Tag Archives: NaNoWriMo

Goodbye to Hard Work

I’m suffering a bit of too-many-thoughts paralysis lately — I want to write about everything, and so write about nothing!

But I’m a little excited about this one.

A Facebook friend linked to an article that many friends in the gifted community were annoyed with.

The title of the article pits giftedness against hard work, as if you only get one or the other. Those of us who have already endured 12 years of school hearing that nothing we do counts because “it’s so easy for you” find that tired argument difficult to sit through again.

An old grad school friend — now also a coworker with my husband — made me laugh when he commented on the article by observing that he has spent most of his life avoiding hard work, and it’s going pretty well so far.

(Of course this is not exactly true — this friend has succeeded at several different things since grad school.)

I realized, I may be in danger of passing on to my kids this obsession with “hard work” and being a “hard worker.” I follow the New Parenting Rules and praise them for effort and process rather than quality of product. My daughter wants me to read her NaNoWriMo novel and I say, “Wow, I am so proud of how much time you have put into this.” Is that what you’d want someone to say when they read your first draft of a novel?!

So phooey on that. I’m not going to teach my children to value their efforts by drops of sweat or sleepless nights.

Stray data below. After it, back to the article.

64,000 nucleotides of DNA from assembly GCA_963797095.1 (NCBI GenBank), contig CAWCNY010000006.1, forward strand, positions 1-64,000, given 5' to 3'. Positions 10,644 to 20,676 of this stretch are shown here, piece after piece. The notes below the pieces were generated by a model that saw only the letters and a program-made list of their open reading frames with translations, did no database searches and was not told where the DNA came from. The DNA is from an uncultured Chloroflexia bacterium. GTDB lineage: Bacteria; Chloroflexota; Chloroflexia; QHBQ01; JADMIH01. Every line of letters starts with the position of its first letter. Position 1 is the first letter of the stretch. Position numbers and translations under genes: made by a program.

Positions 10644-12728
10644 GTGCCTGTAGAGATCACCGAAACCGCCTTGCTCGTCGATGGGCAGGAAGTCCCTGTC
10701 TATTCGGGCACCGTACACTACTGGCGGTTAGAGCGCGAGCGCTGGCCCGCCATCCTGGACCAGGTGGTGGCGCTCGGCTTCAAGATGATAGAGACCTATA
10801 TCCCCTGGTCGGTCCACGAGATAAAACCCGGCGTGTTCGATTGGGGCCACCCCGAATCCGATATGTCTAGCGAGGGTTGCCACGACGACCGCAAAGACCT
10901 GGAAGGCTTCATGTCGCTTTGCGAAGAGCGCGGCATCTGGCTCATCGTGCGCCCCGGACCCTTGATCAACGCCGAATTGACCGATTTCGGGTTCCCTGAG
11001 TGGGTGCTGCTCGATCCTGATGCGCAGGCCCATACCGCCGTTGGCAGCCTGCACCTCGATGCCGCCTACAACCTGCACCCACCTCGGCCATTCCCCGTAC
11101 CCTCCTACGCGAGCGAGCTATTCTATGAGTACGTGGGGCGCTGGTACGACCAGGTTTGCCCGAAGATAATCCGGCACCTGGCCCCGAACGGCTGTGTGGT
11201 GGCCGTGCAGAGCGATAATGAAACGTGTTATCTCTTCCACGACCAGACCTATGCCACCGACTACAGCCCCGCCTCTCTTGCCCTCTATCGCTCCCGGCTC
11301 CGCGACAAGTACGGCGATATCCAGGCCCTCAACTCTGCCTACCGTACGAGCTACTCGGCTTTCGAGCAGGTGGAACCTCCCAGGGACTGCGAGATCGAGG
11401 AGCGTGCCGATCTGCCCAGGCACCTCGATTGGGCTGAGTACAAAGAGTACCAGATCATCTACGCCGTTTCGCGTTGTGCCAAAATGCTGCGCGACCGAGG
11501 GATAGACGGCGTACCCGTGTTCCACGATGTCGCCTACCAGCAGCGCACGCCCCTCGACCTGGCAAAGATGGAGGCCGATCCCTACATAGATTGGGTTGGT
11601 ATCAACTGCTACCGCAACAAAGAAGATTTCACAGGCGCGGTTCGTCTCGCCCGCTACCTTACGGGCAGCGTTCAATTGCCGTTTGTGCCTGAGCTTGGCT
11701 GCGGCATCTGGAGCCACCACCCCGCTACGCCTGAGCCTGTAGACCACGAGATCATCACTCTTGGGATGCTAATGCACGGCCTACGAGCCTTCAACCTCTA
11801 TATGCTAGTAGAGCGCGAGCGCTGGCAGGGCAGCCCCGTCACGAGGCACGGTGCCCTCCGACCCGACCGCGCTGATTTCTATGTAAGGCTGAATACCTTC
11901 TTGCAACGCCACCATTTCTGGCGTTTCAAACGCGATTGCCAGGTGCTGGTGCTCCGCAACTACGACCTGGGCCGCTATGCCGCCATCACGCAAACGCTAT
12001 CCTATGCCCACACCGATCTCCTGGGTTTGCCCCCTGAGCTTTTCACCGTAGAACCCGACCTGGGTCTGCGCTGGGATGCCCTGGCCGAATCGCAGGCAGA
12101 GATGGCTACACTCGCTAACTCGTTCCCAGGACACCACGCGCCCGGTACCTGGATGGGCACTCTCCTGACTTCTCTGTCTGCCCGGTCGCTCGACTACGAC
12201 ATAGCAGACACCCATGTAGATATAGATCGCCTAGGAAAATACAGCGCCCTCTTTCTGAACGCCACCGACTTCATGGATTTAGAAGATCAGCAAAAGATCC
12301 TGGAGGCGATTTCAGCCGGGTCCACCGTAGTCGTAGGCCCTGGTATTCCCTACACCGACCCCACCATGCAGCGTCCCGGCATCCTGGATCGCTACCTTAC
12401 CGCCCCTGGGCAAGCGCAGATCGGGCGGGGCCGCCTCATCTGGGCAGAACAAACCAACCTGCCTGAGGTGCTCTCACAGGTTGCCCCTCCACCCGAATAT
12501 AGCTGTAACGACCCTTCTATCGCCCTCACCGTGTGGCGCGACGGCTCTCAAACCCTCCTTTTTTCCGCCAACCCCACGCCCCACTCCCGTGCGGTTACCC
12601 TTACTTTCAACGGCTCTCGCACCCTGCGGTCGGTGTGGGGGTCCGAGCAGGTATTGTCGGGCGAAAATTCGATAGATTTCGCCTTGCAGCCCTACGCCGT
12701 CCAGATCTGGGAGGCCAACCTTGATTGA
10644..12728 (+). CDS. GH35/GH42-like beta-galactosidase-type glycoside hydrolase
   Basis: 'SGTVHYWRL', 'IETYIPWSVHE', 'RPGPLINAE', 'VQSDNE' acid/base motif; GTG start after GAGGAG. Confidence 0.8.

I’m making some substitutions in my vocabulary, at least for myself:

“Hard Work” is now “Passion” or maybe even “Joy”

“Effort” is now “Faithfulness”

“Persistence” is now “Love”

This is where, I think, we’ve been going on our homeschool journey, though we didn’t know it when we embarked. The blessing of falling into homeschool for us is not that the girls “work to their potential” or get “challenged,” though sometimes those things happen. The blessing is that we are all learning and actively looking to give ourselves wholeheartedly to what we are doing.

This allows us to sidestep worries about the dire fates that apparently await many “prodigies,” and the “harsh truths” about the perils of giftedness. Much of the mainstream chatter about gifted kids — apart from the utterly contradictory advice — seems to focus on whether kids are working too hard (“pushy parents,” “unrealistic expectations”) or not hard enough (“underachievers,” “everything comes easy,” “don’t earn their successes”).

We’re exiting that conversation now.

How hard are my kids working? How hard am I working? Who cares?

Are we living and working with joy and passion? Do we love what we’re doing enough to carry on through the inevitable doldrums and frustrations?

I hope so. Whether it’s a massive Thanksgiving meal or a child-size NaNoWriMo goal, I hope that we are giving our whole selves out of joy — the joy of serving, performing, creating, feeling. If we are not — if we are only jumping through hoops, acting out of a sense of obligation, checking off the to-do list, or trying to impress — I hope we will learn to recognize that and correct it as best we can.

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Filed under Gifted Ed, Gifted Heart and Soul, I'm Catholic Why?, Our Domestic Church, Our Philosophy (such as it is)